Even the wicked can avoid the wrath of God, which is on all unrighteousness, simply by repenting.
In verses 14-16, the psalmist says that the wicked always think of ways to do evil and that their deeds will come back on them.
Psalm 7:17 (NRSV) — I will give to the Lord the thanks due to his righteousness, and sing praise to the name of the Lord, the Most High.
Thank God for his righteousness. Know that God is indeed the righteous judge and realize that sometimes it may appear that God is not being fair. Squash that thought and remind yourself that God is righteous even when we don’t understand how it manifests in our situations sometimes.
Some Lessons Learned
- Righteousness is critical when approaching God and relating to him
- Our perceived righteousness may fall short of the righteousness of God and affect the confidence we have in approaching him. Therefore, we should always look to Jesus as our righteousness.
- God does not commune with the ungodly, e.g., the unrighteous
- Our righteousness should not be based on our own merit but Jesus Christ
- God is a righteous judge
- We should praise God
The psalmist presents the sovereignty of God and his care for humans.
Psalm 8:1 (NRSV) — O Lord, our Sovereign, how majestic is your name in all the earth! You have set your glory above the heavens.
The New Revised Standard Version of the Bible uses the word “sovereign,” whereas other translations use “lord.” The meaning here is from a Hebrew word that means master or lord. Therefore, the psalmist is declaring The Lord as the master over all things.
The word “name” refers to one’s reputation, standing, or fame. So God’s fame or reputation is seen throughout the earth.
God has even established praise from the mouth of infants (see Matthew 21:16).
Psalm 8:3–5 (NRSV) — When I look at your heavens, the work of your fingers, the moon and the stars that you have established; what are human beings that you are mindful of them, mortals that you care for them? Yet you have made them a little lower than God, and crowned them with glory and honor.
The word “God” comes from the Hebrew word, “Elohim,” which can refer to heavenly beings, or angels, in addition to Yahweh (YHWY). Therefore, “a little lower than God” can also be rendered “a little lower than the divine beings or angels.”
Why does God care about us so much? He has done so much for humans.
Psalm 8:6–8 (NRSV) — You have given them dominion over the works of your hands; you have put all things under their feet, all sheep and oxen, and also the beasts of the field, the birds of the air, and the fish of the sea, whatever passes along the paths of the seas.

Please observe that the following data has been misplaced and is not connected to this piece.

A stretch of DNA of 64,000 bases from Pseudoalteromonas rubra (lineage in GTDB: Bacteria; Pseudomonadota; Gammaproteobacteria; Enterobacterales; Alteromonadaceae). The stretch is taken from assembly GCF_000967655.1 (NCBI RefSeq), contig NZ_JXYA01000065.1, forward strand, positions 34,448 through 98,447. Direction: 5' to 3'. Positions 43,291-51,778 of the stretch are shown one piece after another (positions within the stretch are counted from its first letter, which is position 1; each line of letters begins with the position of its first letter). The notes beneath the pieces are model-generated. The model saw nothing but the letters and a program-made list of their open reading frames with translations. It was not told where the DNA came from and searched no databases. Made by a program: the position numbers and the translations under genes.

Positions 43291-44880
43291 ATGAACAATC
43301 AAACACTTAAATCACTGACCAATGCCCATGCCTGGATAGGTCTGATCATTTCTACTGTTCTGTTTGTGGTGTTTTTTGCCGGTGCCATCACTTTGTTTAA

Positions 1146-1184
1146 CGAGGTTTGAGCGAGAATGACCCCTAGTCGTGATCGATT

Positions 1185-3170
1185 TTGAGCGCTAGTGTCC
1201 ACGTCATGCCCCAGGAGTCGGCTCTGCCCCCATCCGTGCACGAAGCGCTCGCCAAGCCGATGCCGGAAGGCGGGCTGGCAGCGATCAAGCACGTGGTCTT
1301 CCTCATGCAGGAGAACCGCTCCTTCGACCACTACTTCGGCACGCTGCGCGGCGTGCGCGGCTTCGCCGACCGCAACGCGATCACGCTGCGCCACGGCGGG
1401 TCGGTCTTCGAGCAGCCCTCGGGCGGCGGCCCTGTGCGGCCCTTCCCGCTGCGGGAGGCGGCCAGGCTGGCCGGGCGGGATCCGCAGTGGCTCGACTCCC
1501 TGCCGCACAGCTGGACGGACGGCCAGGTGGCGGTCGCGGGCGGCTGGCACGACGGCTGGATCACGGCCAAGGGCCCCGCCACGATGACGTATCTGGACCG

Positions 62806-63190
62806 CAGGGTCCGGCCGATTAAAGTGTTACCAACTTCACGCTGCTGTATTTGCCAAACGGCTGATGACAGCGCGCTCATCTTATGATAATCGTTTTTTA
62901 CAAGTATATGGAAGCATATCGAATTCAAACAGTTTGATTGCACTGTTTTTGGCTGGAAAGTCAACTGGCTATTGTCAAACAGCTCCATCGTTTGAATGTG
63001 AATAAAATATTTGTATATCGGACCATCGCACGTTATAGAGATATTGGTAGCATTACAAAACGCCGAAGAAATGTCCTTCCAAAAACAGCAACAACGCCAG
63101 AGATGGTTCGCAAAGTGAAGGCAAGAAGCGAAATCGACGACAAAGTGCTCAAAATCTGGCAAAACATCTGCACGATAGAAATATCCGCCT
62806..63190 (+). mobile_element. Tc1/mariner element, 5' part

Consider a passage from Genesis.
Genesis 1:26–28 (NKJV) — Then God said, “Let Us make man in Our image, according to Our likeness; let them have dominion over the fish of the sea, over the birds of the air, and over the cattle, over all the earth and over every creeping thing that creeps on the earth.” So God created man in His own image; in the image of God He created him; male and female He created them. Then God blessed them, and God said to them, “Be fruitful and multiply; fill the earth and subdue it; have dominion over the fish of the sea, over the birds of the air, and over every living thing that moves on the earth.”
God created humans to have dominion over his creation. Even after sin corrupted everything, He still cares for us and loves us. He demonstrated this great love by sacrificing Jesus Christ for our sins, putting those who believe in the right relations with Him.
I consider this to be a type of mystery because there is no reason, based on our merit, that God should care so much for us, especially after we continually fail him with sin. God’s grace and love are evident, and his majesty is apparent everywhere in the universe.
You are, therefore, special to God simply because you are a human being. Do not think that you are unworthy to approach God for anything because your worthiness is not based on your merit. We can approach God and be in right relations with him because of Jesus Christ and our faith in him.
God created the universe and everything in it, including humans. Yet, we, seemingly insignificant relative to God’s creation, hold a special place in His heart, so to speak. Remember that when you pray and let it be the basis for confidence.
Some Lessons Learned
- God is master of all
- God is mindful of us humans, and we seem to hold a special place with Him
- God created the universe and everything in it
- We can praise God because of His majesty
- Remember who you are to God when you pray
Know that God loves you and cares for you. We may seem insignificant in the universe, and yet God holds us in high esteem. Therefore, we should consider ourselves blessed and boldly come before Him when we pray. Don’t rely on your own merit or right-standing when approaching God. Instead, associate yourself with the righteousness of Christ and be confident when you pray.
Question: Have you ever felt you were surrounded by enemies who wanted to destroy you? What did you do about it? What changes to your prayers will you make in the future when troubles surround you?